The problem is basically the slow speed at which the body processes hydrocarbons which in turn leads to them tending to  accumulate in the body.   It isn’t at all clear that this has ever done any particular harm to anyone, but it is the sort of thing that raises alarm bells. Mice have been fed quite large quantities without any obvious ill effect.  But that doesn’t mean that in a larger animal like a human that adverse effects of a subtle nature won’t occur.  In fact it is quite easy to come up with plausible harmful effects.  Do they prevent the absorption of important vitamins?  Do they form oil droplets that can block important processes?  Do they interfere with important enzymes?

In all likelihood this is one of those cases where the dose makes the poison.  There is probably no harm in small quantities, but if you put enough into your diet you might well find that at some point your body can no longer cope with it.  The trouble is that this is exactly the kind of thing that animal testing is rubbish at determining.  It is really hard to extrapolate from one species to another if you aren’t even very sure what it is you are looking for in the first place.  And you can’t really do this kind of testing on humans either. Feeding people mineral oil until they start to show symptoms isn’t going to get past any ethical review process.

So not surprisingly the food regulators have played it safe and just banned the stuff.  It isn’t as if  there are no alternatives.  This sounds like a good decision to me.  I can easily believe that a small amount mineral oil won’t do me any harm, but the idea of eating it just doesn’t appeal to me.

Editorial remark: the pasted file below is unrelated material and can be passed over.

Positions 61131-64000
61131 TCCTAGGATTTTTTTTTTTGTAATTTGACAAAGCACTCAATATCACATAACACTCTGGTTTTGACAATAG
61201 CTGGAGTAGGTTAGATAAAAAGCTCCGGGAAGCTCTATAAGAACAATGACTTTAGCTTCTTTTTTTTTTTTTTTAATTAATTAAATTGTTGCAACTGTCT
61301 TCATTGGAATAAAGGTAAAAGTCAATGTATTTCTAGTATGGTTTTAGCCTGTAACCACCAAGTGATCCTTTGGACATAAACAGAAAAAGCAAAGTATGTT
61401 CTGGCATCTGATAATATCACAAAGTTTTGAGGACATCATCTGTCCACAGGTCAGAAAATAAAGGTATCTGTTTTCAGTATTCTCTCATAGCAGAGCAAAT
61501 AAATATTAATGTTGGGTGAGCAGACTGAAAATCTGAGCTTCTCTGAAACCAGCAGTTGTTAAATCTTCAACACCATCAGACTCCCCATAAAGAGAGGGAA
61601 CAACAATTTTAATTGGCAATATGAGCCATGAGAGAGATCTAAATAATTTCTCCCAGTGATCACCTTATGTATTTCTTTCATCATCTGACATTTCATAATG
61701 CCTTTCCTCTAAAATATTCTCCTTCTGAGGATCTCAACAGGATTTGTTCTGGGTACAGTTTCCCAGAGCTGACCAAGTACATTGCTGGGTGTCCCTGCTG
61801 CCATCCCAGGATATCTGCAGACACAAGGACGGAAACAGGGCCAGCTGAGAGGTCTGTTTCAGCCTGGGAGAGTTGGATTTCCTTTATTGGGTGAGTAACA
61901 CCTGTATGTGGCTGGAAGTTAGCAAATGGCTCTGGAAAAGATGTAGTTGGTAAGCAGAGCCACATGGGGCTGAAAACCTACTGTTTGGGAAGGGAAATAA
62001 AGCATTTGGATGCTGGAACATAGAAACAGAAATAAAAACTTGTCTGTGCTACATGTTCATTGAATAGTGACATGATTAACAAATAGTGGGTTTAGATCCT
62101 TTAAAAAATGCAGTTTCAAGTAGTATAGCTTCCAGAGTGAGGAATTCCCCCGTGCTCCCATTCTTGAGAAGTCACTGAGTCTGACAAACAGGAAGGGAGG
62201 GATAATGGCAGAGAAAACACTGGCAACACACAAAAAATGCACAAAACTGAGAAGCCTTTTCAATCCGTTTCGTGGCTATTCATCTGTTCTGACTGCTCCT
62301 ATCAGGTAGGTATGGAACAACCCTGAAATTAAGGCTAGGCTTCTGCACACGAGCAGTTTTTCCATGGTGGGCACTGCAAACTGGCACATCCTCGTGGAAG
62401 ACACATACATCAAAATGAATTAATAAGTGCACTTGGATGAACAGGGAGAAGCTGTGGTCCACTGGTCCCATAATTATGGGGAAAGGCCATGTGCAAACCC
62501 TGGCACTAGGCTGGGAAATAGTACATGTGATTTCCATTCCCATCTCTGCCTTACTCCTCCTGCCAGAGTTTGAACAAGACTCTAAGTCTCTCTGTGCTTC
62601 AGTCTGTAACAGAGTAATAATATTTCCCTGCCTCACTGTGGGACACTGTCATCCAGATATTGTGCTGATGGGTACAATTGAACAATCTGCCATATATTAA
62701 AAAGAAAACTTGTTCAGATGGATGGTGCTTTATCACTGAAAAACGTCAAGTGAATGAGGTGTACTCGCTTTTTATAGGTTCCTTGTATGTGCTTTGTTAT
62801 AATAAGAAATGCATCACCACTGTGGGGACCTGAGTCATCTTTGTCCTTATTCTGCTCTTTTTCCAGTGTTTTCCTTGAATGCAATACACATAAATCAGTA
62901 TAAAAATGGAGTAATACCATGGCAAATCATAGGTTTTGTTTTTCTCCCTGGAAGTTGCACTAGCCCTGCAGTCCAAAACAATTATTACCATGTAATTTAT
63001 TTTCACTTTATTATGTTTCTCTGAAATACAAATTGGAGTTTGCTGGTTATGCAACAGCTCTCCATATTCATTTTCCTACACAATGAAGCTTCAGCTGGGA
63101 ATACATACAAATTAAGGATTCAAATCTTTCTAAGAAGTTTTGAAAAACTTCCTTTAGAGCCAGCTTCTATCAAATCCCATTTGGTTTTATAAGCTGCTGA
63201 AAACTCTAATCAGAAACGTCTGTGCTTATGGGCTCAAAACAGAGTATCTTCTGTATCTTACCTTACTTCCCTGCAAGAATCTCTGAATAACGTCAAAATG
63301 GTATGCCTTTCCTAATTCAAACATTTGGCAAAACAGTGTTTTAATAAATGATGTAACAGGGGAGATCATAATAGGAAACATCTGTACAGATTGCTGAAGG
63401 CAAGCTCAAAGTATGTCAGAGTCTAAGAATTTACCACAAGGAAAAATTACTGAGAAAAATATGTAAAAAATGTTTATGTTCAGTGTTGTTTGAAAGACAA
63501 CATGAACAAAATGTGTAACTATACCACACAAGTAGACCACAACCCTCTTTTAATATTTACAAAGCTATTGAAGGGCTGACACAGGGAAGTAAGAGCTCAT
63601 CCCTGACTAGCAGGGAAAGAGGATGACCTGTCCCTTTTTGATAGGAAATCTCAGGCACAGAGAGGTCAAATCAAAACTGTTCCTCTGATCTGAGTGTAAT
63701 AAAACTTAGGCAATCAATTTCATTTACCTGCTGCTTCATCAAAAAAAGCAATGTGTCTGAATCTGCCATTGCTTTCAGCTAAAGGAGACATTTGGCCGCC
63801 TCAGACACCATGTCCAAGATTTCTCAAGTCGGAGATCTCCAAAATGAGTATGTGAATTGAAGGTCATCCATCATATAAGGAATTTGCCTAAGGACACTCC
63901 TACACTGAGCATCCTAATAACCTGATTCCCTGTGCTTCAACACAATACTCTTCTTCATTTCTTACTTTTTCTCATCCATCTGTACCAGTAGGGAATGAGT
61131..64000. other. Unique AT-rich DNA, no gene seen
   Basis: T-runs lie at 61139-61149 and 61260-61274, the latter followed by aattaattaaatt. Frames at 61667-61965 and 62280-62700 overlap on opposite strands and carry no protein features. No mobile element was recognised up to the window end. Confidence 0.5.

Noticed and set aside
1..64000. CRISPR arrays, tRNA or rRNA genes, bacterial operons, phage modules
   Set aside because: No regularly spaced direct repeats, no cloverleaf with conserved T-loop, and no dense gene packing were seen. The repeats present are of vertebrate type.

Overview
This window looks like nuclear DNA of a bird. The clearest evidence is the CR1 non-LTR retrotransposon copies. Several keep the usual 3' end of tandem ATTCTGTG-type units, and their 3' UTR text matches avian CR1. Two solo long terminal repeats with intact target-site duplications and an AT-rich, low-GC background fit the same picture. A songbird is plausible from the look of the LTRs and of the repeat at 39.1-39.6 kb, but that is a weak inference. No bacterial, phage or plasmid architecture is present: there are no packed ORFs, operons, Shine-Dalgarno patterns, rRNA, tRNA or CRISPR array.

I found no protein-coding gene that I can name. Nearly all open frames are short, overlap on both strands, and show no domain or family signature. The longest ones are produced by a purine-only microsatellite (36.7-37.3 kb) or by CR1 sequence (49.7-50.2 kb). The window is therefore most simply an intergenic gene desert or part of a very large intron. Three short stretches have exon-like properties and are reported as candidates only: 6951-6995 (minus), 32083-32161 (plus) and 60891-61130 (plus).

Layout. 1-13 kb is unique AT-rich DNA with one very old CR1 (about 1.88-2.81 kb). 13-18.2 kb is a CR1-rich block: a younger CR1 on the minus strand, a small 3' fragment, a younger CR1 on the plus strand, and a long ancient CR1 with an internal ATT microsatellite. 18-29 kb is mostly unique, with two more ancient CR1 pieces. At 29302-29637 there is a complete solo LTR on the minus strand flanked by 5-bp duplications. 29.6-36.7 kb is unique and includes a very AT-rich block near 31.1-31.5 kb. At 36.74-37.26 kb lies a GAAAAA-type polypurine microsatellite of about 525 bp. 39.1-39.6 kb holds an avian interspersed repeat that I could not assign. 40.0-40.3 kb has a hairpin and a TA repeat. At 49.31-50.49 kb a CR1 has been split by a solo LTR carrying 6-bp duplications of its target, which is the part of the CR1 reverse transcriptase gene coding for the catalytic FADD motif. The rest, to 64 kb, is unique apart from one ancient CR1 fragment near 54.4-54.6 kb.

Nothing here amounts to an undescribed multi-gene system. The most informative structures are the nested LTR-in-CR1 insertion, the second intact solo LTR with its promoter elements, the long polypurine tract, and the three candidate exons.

The same issues don’t arise in cosmetic products that are applied to the skin.  Hydrocarbons with long chains don’t really get through the skin, and the short chain ones are much less of a problem anyway as they can be processed much more quickly.  But what about lipsticks and lip balms?  On the face of it, these don’t really represent any big issue.  You don’t apply very much of them, and most of what you do apply isn’t ingested in any case.   So until relatively recently nobody took too much notice.

But in 2014 Cosmetics Europe, the trade body for the European cosmetic business issued some recommendations on the subject.  These are just what they say, recommendations.  Cosmetics Europe is a worthy and respected organisation that does a lot of good work.  But it doesn’t have the power to pass laws.  And as recommendations go it was, how can I put it, not especially decisive.  It simply said that only hydrocarbons for which an Acceptable Daily Intake (ADI) had been determined should be used.  It also defined the hydrocarbons that it was talking about, so it only applies to relatively long chain ones.